Art. 133. Offending the religious feelings. — The penalty of arresto mayor in its maximum period to prision correccional in its minimum period shall be imposed upon anyone who, in a place devoted to religious worship or during the celebration of any religious ceremony shall perform acts notoriously offensive to the feelings of the faithful.
Art. 133 criminalizes acts notoriously offensive to the religious feelings of the faithful.
Not just any old feelings, mind you, but the RELIGIOUS feelings of the Faithful! This law is very specific and ought not to be used for every circumstance of VEXATION of feelings that so easily arises among people. If one is to be convicted of the crime of "Offending the Religious Feelings" it had better BE religious feelings that are offended.
This immediately suggests to me a strong line of defense. The Accused ought to be shown some proof that the feelings he has allegedly offended are indeed genuine RELIGIOUS feelings, and not some other kind of feeling like: false pride, rash judgment, spiteful hatred, vaingloriousness, political vindictiveness or some other non-religious feeling.
But how should the Court and the parties decide whether a given human emotion in a given circumstance was indeed a RELIGIOUS FEELING of the Faithful, and not just some fleeting emotion of the crowd?
Would it be enough for a member of the Faithful to attest to having had a religious feeling of the faithful notoriously offended within himself or herself as a result of the act committed by the Accused?
How could the Court and the Parties be assured of the veracity of such a testimonial? How is notorious offensiveness to self-described religious feeling to be detected and measured?
Since at the very least there should be a clear demonstration to the Court of a religious feeling being notoriously offended for guilt to be adduced, it seems unavoidable that a RELIGIOUS TEST be required to detect the RELIGIOUS FEELING alleged to have been "notoriously offended."
The theory and justification for such a test is that only a religious test could possibly distinguish a religious feeling from an irreligious feeling. More so, only a religious test could possibly distinguish a notoriously offended religious feeling from one that is not notoriously offended.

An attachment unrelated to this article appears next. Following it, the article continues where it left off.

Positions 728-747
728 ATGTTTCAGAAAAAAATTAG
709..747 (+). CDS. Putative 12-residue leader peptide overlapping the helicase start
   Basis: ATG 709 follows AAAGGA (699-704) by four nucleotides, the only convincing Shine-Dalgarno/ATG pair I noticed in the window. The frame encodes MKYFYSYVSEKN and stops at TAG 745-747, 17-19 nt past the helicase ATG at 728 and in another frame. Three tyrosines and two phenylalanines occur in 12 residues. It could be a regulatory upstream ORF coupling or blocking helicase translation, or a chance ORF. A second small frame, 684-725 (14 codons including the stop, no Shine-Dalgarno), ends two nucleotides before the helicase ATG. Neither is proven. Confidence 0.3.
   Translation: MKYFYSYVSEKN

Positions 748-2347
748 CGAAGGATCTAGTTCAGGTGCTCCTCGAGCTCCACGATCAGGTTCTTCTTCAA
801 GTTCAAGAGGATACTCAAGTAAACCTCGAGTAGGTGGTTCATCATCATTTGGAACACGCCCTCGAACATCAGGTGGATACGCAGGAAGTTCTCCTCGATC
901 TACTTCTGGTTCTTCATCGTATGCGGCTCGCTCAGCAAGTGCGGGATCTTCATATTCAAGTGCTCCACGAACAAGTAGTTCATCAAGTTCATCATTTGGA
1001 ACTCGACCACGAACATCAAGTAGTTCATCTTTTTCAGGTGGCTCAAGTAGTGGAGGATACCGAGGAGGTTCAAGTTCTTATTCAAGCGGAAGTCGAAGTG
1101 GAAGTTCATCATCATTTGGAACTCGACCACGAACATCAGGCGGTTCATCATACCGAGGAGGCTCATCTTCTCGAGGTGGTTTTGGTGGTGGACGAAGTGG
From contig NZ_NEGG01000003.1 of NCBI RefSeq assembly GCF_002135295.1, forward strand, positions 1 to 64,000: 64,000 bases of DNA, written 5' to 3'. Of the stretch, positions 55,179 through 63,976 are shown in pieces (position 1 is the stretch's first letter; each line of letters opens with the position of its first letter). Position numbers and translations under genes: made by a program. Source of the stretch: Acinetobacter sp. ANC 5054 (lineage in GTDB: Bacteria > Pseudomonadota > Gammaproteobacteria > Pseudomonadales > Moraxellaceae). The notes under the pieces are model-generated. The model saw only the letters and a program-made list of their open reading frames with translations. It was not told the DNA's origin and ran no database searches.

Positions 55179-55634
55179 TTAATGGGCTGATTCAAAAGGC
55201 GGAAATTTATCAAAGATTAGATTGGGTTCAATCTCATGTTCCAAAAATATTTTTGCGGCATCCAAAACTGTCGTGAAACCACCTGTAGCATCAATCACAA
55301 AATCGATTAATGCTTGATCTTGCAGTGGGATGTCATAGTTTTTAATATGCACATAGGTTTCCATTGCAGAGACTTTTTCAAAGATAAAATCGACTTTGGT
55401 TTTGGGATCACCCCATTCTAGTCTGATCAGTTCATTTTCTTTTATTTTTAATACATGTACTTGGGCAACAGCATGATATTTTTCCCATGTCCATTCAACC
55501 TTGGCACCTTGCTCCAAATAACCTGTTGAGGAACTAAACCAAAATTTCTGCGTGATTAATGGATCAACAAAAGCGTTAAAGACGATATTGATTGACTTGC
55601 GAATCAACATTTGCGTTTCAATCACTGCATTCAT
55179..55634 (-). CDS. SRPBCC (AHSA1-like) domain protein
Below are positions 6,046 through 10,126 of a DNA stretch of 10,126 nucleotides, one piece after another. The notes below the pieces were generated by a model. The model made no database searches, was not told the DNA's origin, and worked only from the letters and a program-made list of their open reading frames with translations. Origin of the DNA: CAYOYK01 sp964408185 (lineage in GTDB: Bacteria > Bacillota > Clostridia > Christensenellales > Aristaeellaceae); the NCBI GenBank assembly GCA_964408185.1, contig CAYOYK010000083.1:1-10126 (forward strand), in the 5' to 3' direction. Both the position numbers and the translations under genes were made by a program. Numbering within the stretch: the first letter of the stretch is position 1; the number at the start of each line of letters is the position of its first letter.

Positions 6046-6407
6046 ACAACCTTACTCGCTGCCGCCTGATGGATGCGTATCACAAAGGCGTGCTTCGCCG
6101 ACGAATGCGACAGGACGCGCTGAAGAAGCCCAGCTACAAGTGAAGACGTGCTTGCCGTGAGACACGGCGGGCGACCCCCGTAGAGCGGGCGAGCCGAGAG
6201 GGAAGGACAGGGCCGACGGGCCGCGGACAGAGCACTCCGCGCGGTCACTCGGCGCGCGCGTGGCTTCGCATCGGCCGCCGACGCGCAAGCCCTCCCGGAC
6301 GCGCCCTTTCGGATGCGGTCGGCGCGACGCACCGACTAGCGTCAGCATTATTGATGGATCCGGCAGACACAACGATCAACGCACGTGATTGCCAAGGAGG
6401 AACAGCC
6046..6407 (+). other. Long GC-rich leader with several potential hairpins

Such a religious test seems indispensable if a further determination is needed that such bona fide religious feelings were in addition, notoriously offended.
In short, a Religious Test is logically required to prove that a bona fide Religious Feeling exists "in the faithful" and then was notoriously offended.
For example, the Defense may wish to put on the stand the Accuser, Msgr. Cerbo to testify upon the Religious Feelings he alleges have been notoriously offended by Mr. Celdran's actions on September 30, 2010 at the Manila Cathedral during a religious ceremony.
If we now turn our attention to the Constitution it will become fairly obvious where the infirmities of Article 133 lie.
(5a) No law shall be made respecting an establishment of religion, or prohibiting the free exercise thereof. (Principle of State Neutrality)
(5b) The free exercise and enjoyment of religious profession and worship, without discrimination or preference, shall forever be allowed. (Principle of Equal Liberty)
(5c) No religious test shall be required for the exercise of civil or political rights. (Principle of Secular Morality)
Because the existence of bona fide Religious Feelings being notoriously offended requires some type of Religious Test for the purpose of submission to the Court as evidence, such a test imposes a heavy burden on "the exercise of civil or political rights."
For example, to comply with the Law and avoid the criminal offense of "Offending the Religious Feelings of the Faithful" all persons must mentally apply that self-same religious test to determine if their actions will violate the law.
It seems reasonable to conclude from this series of deductions that Article 133 directly or indirectly violates the 1987 Bill of Rights prohibition against requiring religious tests in the exercise of civil and political rights.
Perhaps the Celdran Case will cause Article 133 to be deemed REPEALED by the 1987 Constitution's guarantees of Freedom of Religion.